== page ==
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Case manager leaders found that preparing staff to be mobilized or available via phone was crucial during Hurricane Harvey.
• Staffing could include dividing people into teams, including one that will ride out the storm.
• Employees often need emotional support after a disaster, particularly when their homes or families are affected.
• Case managers should prepare for a disaster by calling community partners and resources to ensure they have adequate space or equipment to assist in the event of a storm or flooding that affects transportation and the electrical grid.
Houston hospitals and case management departments were well prepared for disasters before Hurricane Harvey struck Texas in August 2017. They experienced 40 inches of rain and massive flooding with Tropical Storm Allison in 2001, and they made preparation changes after that event.
Still, Harvey broke all rules and showed that even the best plans might not be enough. The following are disaster preparedness and relief strategies that can help case managers and healthcare organizations cope with natural disasters:
• Establish a staffing plan. “MD Anderson had nearly 1,000 employees onsite during the storm so they could take care of all the needs of more than 540 patients,” says Donna Ukanowicz, RN, MS, ACM-RN, director of case management for MD Anderson Cancer Center in Houston. “We also had 120 clinical volunteers who came from other organizations outside of Houston to help,” she adds. “They were from New York, Ohio, Arizona, and Dallas, TX.”
Prior to the storm, Houston-based Texas Children’s Hospital asked staff to volunteer for one of three mobilization groups, says Gay Matthews, MSN, RN, CCRN-K, assistant director of care management at Texas Children’s Hospital.
The groups included a preparation group that helps the department prepare for the disaster, a ride-out group that stays in the department around the clock during the hurricane or storm, and a relief group that comes in to relieve the ride-out group as soon as travel is possible, she explains.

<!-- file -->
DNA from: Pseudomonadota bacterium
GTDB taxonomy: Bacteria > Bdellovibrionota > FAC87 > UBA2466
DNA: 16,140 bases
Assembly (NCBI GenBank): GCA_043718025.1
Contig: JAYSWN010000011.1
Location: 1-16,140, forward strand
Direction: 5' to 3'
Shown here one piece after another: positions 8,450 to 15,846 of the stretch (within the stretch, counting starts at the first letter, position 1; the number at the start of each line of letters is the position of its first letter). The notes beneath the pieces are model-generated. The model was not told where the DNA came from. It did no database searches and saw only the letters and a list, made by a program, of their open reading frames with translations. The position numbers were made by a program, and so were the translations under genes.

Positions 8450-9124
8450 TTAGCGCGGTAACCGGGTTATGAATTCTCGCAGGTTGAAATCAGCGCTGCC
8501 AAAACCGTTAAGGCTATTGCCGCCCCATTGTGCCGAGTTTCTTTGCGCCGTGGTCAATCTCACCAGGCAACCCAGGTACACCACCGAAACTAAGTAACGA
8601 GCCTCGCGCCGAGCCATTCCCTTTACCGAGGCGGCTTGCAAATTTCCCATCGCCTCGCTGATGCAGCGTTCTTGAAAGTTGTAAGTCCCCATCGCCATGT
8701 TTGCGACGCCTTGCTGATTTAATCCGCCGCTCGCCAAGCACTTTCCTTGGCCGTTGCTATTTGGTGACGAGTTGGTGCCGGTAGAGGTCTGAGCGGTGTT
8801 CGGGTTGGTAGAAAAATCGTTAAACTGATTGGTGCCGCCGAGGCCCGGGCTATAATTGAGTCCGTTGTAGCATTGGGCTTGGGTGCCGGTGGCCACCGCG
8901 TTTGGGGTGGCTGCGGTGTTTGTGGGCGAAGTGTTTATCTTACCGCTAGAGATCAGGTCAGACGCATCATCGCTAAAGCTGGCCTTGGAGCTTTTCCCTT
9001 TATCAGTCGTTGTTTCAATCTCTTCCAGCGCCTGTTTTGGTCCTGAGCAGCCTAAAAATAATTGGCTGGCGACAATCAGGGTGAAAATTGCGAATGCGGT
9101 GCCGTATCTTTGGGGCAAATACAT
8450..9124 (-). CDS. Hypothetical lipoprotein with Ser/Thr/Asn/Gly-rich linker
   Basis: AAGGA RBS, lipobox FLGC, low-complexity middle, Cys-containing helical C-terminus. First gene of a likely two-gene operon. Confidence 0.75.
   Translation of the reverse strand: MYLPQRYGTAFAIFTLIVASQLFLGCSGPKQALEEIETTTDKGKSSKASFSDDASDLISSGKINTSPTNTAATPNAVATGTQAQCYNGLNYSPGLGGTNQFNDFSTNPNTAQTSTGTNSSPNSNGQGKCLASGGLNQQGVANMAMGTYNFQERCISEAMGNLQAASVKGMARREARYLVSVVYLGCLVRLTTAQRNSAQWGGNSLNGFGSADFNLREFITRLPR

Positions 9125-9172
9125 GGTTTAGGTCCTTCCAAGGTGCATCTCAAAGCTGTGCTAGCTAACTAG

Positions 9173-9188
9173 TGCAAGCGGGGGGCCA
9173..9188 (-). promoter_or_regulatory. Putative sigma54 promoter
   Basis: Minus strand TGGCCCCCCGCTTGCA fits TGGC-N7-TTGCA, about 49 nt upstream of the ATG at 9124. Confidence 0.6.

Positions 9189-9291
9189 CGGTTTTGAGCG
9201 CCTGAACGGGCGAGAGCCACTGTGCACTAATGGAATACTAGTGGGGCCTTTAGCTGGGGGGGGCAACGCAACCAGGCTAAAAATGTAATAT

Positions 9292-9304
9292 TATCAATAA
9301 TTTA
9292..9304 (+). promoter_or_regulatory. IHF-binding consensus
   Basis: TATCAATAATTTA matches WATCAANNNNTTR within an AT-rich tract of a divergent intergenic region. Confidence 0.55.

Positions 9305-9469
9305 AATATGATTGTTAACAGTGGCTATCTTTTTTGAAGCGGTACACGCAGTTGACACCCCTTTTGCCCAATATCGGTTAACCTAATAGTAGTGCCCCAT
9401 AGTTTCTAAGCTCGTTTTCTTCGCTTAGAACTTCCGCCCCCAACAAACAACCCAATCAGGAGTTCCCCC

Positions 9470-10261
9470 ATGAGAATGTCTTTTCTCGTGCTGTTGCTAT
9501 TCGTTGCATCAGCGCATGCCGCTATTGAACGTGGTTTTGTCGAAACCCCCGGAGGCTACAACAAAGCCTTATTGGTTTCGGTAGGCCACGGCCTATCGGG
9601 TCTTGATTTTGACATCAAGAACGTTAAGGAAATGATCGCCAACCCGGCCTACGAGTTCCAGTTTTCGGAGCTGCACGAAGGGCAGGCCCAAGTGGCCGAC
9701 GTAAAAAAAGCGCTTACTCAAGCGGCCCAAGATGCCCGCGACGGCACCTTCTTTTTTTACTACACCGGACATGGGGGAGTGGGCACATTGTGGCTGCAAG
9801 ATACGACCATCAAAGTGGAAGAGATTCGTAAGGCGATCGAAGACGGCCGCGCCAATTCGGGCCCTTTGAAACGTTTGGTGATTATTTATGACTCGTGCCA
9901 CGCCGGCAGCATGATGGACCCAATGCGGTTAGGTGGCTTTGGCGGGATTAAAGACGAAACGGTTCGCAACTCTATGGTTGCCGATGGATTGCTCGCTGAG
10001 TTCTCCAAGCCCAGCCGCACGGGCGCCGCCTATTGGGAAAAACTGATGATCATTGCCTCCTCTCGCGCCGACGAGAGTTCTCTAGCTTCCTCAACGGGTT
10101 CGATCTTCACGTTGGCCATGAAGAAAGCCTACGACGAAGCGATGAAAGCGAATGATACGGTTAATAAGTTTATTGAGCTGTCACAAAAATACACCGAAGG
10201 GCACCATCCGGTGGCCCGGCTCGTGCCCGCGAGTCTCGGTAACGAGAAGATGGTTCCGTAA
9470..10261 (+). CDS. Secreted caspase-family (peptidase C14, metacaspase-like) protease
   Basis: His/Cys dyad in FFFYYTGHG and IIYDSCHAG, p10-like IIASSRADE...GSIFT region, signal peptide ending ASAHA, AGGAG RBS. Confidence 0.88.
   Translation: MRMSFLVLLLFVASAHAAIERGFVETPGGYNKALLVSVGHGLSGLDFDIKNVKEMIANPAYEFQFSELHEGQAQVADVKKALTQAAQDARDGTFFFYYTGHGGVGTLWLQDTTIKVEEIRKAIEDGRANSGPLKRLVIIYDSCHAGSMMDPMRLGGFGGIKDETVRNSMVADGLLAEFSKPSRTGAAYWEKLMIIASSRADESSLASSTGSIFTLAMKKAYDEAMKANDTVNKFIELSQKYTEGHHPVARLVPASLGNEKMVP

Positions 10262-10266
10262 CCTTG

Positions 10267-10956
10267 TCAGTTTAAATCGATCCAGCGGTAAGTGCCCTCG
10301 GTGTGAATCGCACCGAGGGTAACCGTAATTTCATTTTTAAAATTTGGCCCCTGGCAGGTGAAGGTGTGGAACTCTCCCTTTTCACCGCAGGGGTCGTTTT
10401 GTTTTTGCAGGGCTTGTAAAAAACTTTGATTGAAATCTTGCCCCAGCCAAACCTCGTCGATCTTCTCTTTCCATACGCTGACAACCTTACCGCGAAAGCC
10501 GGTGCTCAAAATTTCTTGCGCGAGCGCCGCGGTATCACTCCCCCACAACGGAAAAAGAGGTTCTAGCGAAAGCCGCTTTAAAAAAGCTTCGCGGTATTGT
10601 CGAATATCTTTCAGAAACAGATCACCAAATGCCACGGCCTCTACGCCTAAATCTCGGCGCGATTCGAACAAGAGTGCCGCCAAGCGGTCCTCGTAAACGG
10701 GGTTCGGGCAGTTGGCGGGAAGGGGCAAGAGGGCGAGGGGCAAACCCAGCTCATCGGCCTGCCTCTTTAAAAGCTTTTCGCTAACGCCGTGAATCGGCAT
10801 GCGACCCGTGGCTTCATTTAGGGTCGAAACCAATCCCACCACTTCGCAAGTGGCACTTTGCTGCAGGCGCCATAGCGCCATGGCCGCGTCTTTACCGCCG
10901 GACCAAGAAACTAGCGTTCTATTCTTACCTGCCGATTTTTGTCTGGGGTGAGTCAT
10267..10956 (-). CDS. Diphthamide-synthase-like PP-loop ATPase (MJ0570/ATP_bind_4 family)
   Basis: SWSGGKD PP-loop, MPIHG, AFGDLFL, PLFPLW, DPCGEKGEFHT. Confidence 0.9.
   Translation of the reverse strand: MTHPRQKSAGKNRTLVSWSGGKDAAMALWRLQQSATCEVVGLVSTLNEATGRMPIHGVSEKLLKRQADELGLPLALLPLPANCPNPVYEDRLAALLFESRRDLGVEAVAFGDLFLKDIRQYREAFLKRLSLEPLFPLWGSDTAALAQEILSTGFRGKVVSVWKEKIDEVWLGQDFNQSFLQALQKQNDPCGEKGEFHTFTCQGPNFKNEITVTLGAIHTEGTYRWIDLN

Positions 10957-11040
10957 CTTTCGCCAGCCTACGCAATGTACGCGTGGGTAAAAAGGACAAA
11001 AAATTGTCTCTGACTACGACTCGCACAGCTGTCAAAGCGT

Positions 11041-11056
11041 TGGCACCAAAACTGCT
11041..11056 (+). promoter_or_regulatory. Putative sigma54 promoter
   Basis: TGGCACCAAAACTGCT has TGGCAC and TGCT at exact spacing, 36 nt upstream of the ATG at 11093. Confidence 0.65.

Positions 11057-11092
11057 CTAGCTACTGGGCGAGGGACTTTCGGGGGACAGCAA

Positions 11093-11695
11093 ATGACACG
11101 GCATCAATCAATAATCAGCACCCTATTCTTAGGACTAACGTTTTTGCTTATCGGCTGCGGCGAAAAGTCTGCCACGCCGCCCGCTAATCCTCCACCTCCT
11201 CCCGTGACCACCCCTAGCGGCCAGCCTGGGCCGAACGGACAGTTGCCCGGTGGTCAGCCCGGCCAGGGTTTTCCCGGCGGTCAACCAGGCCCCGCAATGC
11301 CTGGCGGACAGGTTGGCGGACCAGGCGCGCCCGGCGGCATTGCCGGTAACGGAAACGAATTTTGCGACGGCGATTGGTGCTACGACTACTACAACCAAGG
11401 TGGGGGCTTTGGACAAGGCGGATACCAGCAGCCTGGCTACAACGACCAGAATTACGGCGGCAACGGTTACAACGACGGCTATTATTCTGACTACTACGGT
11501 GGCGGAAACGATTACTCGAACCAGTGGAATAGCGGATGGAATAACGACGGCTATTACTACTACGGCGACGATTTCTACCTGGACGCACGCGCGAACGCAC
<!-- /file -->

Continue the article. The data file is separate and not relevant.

After Harvey, they found that the mobilization system should be tweaked. When the disaster hit, the ride-out team already was in place, ready to stay put in the department until the worst part of the storm and flooding were over. Then, they could go home when the relief team made it into work, Matthews explains.
It was a good system, but didn’t work perfectly because Hurricane Harvey was a much different event than they anticipated, Matthews says.
“It lasted much longer than a normal hurricane, so the ride-out team was here for an extended period of time — not just for a couple of days,” she says. “From now on, we’re going to put the prep and relief teams together so we have more people on ride-out.”
It was stressful for the ride-out team to spend days in the hospital while they heard of their family and friends’ travails.
• Mobilize case managers and other staff. For health systems, mobilization efforts could include electronic communication methods such as text messages and emails.
“We had a ring-line, where you call that number and hear a recorded message to tell you what’s open and closed,” Ukanowicz says. “We also use social media channels, and public relations did some outreach; we had lots of communication opportunities, but if you didn’t have power, it would have been difficult.”
Ukanowicz also keeps a printed list of staff’s contact information so she could still reach them by another phone or a landline if she lost access to her computer or cellphone. The hospital also uses automatic messaging strategies.
“We have a new system in the hospital that staff can sign up for,” Matthews says. “Via text messaging, they receive alerts — even when their cellphone calls won’t go through.”
• Provide staff with resource support. MD Anderson started a Caring Fund to collect donations used to help health system staff with their emergency needs and to supplement their recovery funds.